In the present study, we have shown that after exposure of HCV-positive recipients to one or two blood donors, the original recipients' strains became undetectable while all donor strains established infection in the recipient. However, one donor strain was clearly predominant, while the other was detected only occasionally. These observations documenting the predominance of a single strain after superinfection are compatible with the results of our recent study on the outcome of liver transplantation in HCV-infected patients who received HCV-infected grafts (19, 32). In that study, analysis of sequential follow-up sera revealed that half of the patients retained their original HCV infecting strain while in the other half the donor strain took over. However, as the study was conducted with severely immunosuppressed liver transplant recipients and the viral load transplanted with the graft was exceedingly large, it is unclear whether this observation would be pertinent to other clinical situations.

The observed predominance of one strain could perhaps be explained from the evolutionary point of view. The major hypothesis of classical population biology, the competitive exclusion principle, states that in the absence of niche differentiation, one competing species will eventually eliminate or exclude the other (11). HCV is a rapidly replicating virus (37), and even small fitness differences, understood as the overall replication and survival ability, could result in overgrowth of one strain by another. The applicability of the competitive exclusion principle to RNA virus populations in cell culture is highly likely, as it has been demonstrated that even virus populations of approximately equal fitness are inherently unstable, since stochastic changes in the balance do eventually occur due to the sudden evolution of higher-fitness variants (5). Presumably, such a displacement of one virus population by another could also occur in infected animals and humans; however, in the case of an infected host, the equilibrium is infinitely more complex, and any shift in the virus population(s) might be mitigated by changes in the adaptive environment.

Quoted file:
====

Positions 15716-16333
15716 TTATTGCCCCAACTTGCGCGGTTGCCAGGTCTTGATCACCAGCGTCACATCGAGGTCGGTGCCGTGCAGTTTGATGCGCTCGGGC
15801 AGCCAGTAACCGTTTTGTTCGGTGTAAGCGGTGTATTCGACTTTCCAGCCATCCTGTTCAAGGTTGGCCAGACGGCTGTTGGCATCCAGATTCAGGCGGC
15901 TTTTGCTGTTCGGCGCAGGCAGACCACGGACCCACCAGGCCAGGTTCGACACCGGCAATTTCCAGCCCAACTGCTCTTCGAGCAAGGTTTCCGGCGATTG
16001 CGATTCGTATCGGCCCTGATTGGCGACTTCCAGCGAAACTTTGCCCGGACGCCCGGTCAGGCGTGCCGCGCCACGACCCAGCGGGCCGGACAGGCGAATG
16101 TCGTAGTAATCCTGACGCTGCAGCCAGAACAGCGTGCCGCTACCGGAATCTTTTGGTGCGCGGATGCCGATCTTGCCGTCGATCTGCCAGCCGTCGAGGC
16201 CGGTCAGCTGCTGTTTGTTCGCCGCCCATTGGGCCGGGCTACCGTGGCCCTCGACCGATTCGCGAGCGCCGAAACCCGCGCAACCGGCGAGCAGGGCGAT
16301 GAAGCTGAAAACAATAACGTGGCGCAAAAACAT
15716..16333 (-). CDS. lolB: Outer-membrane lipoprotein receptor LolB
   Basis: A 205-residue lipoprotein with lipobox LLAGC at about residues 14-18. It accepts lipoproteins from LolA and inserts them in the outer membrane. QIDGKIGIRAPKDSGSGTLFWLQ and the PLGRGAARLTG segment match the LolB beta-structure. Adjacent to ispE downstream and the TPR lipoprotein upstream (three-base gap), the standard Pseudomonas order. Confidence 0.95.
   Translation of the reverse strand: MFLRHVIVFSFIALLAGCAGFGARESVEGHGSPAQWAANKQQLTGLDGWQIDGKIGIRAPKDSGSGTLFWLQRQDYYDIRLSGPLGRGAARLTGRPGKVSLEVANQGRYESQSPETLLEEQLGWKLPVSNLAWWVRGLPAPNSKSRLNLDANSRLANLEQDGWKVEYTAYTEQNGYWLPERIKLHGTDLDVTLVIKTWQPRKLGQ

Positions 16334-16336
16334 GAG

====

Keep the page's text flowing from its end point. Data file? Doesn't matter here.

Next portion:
One theoretical way to prevent competitive exclusion is the development of a parasitic relationship, where one virus population adapts to use the resources of another virus population and in this way compensates for fitness disadvantages; the end result is the development of an equilibrium. Well-known example of such a relationship are “defective interfering particles,” described for many human and animal viruses (13) and recently also for HCV (24). An intriguing possibility is that the minor strain was more adept at infecting certain cells within the liver or even in extrahepatic sites. For example, it has been demonstrated for lymphocytic choriomeningitis virus that strains differing by a single amino acid substitution, when inoculated together into a mouse, are competitively selected either by the liver and spleen or by neurons (6). In light of recent findings (17, 18), the presence of extrahepatic HCV replication is highly likely. Nevertheless, regardless of the mechanisms that allowed the minor strain to survive, their effectiveness was probably limited, as it was detectable only transiently and constituted a small fraction of the circulating virus population.